So how is this related to path loss?

The RF signal path loss is the reduction in power density of an electromagnetic wave or signal as it propagates through the environment in which it is traveling. All of the above contribute to loss in the following.

There are many reasons for the radio path loss that may occur:

  • Free space loss: We know the definition from above so this can be thought of as the radio signal spreading out as an ever increasing sphere. (This is sort of how we measure EIRP) As the signal has to cover a wider area, the laws of energy conservation tells us that the energy in any given area will reduce as the area covered becomes larger. As per the IEEE “Standard Definitions of Terms for Antennas”, IEEE 145-1983, states that a free space path loss is between two isotropic radiators. This is mathematically represented as F or FSPL = 20log_{10}(distance )+ 20log_{10}(frequency) + c - G_{tx} - G_{rx} in the link budget which we will get into later!
    "G_{rx}" - overall receiver antenna gain including feeder losses
    "G_{tx}" -overall transmitter antenna gain including feeder losses
    "c" is a variable constant depending on how you calculate

    • distance and frequency in kilometers and gigahertz, respectively \iff c = 92.45 (most common)
    • distance and frequency in meters and kilohertz, respectively \iff c = -87.55
    • distance and frequency in meters and megahertz, respectively \iff c = -27.55
    • distance and frequency in kilometers and megahertz, respectively \iff c = 32.45

This hopefully clears up why Free Space laws govern all transmission and why it is also frequency dependent. Lets move on to the others

  • Diffraction: We know above that this comes from an obstruction so like an object in the way. The signal can diffract around the object, but losses always occur. The loss is higher the more rounded the object. You can test this out with light. Center the dot in the middle of a squares shadow and in the middle of a circles shadow. Which dot receives what seems to be a clearer beam of light? The square. Radio signals tend to diffract better around sharp edges, i.e. edges that are sharp with respect to the wavelength.

  • Multipath: In the real world signals will be reflected and they will reach the receiver via a number of different paths. These signals may add or subtract from each other depending upon the relative phases of the signals. If the receiver is moved the scenario will change and the overall received signal will be found vary with position. This is called RAYLEIGH FADING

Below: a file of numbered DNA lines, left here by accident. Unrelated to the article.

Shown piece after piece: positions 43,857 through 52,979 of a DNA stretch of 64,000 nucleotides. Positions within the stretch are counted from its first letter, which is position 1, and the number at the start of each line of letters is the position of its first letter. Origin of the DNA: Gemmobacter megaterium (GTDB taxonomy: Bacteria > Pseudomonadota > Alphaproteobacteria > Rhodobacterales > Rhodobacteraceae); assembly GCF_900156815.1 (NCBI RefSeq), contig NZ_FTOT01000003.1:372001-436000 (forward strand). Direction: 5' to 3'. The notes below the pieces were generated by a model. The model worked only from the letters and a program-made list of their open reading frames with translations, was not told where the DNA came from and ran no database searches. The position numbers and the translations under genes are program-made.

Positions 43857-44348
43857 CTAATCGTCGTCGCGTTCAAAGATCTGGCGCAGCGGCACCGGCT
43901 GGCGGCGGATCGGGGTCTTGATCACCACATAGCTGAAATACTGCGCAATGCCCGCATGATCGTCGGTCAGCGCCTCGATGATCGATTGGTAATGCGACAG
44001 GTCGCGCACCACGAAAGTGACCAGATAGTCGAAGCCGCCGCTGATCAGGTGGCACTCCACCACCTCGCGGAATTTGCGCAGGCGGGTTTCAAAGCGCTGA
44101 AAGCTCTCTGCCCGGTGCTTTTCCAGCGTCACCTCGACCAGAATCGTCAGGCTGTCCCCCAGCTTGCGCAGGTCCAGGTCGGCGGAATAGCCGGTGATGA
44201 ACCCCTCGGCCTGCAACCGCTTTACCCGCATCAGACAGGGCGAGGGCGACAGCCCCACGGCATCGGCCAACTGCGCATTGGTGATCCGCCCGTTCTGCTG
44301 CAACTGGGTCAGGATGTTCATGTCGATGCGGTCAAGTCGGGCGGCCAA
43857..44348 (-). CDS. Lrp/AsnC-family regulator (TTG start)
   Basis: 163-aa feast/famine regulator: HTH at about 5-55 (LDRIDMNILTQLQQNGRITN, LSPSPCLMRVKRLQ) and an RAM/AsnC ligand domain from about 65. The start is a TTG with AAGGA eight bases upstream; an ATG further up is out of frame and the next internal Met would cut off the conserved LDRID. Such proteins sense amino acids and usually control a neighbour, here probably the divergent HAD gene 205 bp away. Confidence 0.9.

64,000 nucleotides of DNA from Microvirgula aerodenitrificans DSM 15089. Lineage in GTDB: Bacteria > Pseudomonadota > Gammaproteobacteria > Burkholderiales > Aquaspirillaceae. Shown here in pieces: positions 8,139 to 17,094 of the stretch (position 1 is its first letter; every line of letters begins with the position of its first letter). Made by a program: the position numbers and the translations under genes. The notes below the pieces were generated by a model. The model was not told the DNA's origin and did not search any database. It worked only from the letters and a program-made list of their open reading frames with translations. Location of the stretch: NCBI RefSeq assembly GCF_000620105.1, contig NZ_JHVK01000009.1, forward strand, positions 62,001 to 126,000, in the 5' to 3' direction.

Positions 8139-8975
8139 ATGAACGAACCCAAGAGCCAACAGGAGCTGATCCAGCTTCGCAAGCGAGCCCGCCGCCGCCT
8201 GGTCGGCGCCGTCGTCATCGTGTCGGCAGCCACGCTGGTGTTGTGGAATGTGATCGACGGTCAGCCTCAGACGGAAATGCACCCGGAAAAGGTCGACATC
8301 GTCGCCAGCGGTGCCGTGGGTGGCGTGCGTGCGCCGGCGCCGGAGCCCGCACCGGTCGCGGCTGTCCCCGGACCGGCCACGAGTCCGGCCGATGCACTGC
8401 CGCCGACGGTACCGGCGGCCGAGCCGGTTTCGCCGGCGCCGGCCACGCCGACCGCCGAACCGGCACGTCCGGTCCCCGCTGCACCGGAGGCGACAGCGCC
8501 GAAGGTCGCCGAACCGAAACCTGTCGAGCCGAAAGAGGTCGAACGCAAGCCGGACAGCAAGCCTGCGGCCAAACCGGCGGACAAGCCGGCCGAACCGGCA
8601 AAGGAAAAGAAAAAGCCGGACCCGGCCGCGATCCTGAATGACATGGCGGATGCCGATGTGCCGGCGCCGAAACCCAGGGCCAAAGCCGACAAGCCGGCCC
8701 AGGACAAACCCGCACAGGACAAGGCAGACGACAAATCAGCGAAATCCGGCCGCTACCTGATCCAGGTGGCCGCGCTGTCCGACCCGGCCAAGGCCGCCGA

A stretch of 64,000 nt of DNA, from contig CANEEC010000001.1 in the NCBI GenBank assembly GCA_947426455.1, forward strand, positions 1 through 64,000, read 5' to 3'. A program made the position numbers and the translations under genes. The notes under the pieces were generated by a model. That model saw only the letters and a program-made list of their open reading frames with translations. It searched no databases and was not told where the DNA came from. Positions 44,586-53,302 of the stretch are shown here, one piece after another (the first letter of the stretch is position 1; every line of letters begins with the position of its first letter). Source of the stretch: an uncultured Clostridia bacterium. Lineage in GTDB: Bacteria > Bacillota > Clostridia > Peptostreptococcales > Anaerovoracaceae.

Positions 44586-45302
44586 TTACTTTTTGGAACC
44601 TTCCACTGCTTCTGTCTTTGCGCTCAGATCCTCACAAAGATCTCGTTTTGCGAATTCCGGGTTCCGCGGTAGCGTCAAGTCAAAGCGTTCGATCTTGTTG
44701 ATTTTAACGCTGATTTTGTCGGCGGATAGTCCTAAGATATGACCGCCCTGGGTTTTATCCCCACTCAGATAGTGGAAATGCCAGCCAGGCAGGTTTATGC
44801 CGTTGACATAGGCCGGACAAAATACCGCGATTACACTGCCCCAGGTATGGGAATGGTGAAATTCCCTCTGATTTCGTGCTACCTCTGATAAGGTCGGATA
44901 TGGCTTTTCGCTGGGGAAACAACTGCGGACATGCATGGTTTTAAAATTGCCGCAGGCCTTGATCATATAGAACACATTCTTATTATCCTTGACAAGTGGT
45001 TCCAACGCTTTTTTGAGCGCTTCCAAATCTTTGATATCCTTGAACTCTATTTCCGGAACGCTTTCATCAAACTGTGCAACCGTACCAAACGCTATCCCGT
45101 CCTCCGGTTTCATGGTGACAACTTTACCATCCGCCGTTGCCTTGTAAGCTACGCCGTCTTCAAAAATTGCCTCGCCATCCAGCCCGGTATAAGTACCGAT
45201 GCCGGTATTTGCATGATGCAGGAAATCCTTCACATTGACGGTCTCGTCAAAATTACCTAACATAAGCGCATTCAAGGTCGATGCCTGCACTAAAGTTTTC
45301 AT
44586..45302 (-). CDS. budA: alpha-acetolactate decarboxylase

• Absorption losses: Absorption losses occur if the radio signal passes into a medium which is not totally transparent to radio signals. There are many reasons for this which include buildings, humidity (water in atmosphere), vegetation, and animal bodies (yes including humans). Various phenomena occur with this such as near and far field interaction, skin depth absorption amongst other things.

  • Terrain: The medium over which you transmit will ABSOLUTELY have a significant effect on the signal. Obviously huge mountain ranges which obstruct the path will considerably attenuate the signal, often making reception impossible. You have passed through mountain passes where this occurs or possibly low valleys and canyons. Additionally at low frequencies the composition of the terrain will have a notable effect. For example within the Long Wave band, it is found that signals travel best over more conductive terrain. For example. sea paths or over areas that are marshy or damp. Dry sandy terrain gives higher levels of attenuation. Where as with high frequency (short band) it is the opposite.

We always try to predict the channel we transmit on. We use statistical and deterministical approaches to estimate the power needed to send and receive. Your cellular phone or even your WiFi adapter is commonly in slave mode. irregardless of the power you think you set, it will only transmit the power needed for the path of return. Especially with cellular radios. Some WiFi adapters override this but adding more power adds to the power of destructive reflections which adds noise. See how adding power is not always effective nor useful.

What is a “Link Budget”?